On a Friday evening ending one of those Indian Summer September days, Westminster Reference Library was filled with people curious about discovering something new. Not necessarily through books this time. Hushed yet with a curious hum there was a sense that something a little magical could be about to begin. Looking like the eccentric living room of a crazy great aunt, lamps of all shapes and sizes dotted the stage positioned in front of Education, just left of Travel and right of Art. Gig in a library. Gig in a bloody library. My two favourite things mixing together in perfect alchemy. Gig. In. A. Library. And not only this, but a mesmerising light show, as an orchestra of charity shop lamps flash, flicker and dance in time to the music. Because this is how Haiku Salut roll.
Heavily cinematic and authentically exploratory, Haiku Salut are enigmatic to extremes. They don’t speak once. It’s dark, so there’s no audience interaction. Dressed in black the band members passed enigmatically through the shadows to swap instruments and change position, taking second place to the music at all times. Gemma, Louise and Sophie work together and almost seem to be a mouthpiece for the music that has a sense of being authentic, basal, drifting up from the ether.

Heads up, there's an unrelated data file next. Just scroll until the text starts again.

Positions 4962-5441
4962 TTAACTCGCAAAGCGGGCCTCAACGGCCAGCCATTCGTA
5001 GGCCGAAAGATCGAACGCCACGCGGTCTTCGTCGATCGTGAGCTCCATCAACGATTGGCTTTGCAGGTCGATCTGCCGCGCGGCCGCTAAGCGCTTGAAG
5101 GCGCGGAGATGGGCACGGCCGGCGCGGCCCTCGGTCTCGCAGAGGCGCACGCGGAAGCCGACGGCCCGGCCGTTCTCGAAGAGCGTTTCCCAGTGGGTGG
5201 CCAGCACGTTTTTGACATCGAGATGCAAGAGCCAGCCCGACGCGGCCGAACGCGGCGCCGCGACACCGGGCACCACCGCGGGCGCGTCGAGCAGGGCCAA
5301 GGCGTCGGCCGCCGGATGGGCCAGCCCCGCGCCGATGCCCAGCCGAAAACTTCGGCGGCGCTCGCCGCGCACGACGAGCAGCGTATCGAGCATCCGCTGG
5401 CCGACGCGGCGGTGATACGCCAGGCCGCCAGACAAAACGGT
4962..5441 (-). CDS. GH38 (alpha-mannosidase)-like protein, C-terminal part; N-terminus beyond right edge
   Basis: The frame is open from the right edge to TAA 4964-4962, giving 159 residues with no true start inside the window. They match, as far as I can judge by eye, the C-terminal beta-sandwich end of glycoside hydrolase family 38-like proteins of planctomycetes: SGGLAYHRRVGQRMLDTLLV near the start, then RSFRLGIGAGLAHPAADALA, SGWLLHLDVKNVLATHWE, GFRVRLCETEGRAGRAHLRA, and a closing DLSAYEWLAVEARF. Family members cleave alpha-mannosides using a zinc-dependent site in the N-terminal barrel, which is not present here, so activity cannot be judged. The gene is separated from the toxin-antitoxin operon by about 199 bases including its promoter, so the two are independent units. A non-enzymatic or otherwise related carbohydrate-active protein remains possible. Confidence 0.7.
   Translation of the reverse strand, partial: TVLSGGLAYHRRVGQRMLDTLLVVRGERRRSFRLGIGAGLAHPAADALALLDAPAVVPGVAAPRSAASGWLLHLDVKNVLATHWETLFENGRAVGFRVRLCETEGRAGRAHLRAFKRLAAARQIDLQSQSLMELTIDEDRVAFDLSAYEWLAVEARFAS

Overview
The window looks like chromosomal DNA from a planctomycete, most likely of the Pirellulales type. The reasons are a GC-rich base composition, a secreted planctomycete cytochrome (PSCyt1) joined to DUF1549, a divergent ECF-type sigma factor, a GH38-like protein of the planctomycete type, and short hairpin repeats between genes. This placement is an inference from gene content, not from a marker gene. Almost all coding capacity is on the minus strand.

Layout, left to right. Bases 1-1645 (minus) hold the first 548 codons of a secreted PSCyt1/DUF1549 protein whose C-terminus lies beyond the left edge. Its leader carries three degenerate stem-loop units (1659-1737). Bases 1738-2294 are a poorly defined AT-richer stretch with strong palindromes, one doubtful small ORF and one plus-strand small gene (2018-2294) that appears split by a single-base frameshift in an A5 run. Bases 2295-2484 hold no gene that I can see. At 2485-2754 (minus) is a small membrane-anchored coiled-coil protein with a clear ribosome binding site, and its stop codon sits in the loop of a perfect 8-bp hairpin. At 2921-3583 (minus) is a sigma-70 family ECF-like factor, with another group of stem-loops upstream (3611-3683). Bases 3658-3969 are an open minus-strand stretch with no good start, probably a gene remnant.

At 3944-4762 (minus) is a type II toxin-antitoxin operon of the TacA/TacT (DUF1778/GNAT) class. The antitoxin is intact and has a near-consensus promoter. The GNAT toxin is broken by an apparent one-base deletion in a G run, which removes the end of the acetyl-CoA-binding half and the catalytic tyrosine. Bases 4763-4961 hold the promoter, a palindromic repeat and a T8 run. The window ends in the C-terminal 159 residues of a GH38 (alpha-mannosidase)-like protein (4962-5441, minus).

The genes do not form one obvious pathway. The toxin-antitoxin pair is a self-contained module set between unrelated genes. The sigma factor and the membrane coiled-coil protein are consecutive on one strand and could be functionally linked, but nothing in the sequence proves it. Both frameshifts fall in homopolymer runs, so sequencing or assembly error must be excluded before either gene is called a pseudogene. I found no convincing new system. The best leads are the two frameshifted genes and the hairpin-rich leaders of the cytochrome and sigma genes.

Textured and sensual. theirs is a performance that challenges the rules, mixing folk, classical and electronic influences through their own emotions and drives until it is entirely original. Tensions tustle in the music, the outcome feeling balanced, like an old fashioned call and response arrangement. Each instrument, each sound, each flash and flicker feel perfectly in place, incandescent, poignant, and at ease.
Timed to the beat, not missing even a flicker of a second, the lamps added a visual element to the rapid delicate pulsation of the band’s music. It’s another dimension to an act already dripping in them. Electronic definitely, there is something in their style that also seems old fashioned – it’s probably the only band I’ve seen where three quarters of the band played the accordion, and the glockenspiel felt by far the most central instrument to proceedings. Digital deftness mingles with folk melodies and instrumental dalliances, tinkling rhythms and deliberate beats working together in a magical mix.
It’s a beautiful, contagious and inventive show that captivates and entrances in its poetic wonder, and has grown in grandeur without losing any of its intimacy. Lights, books, music – a perfect Friday night.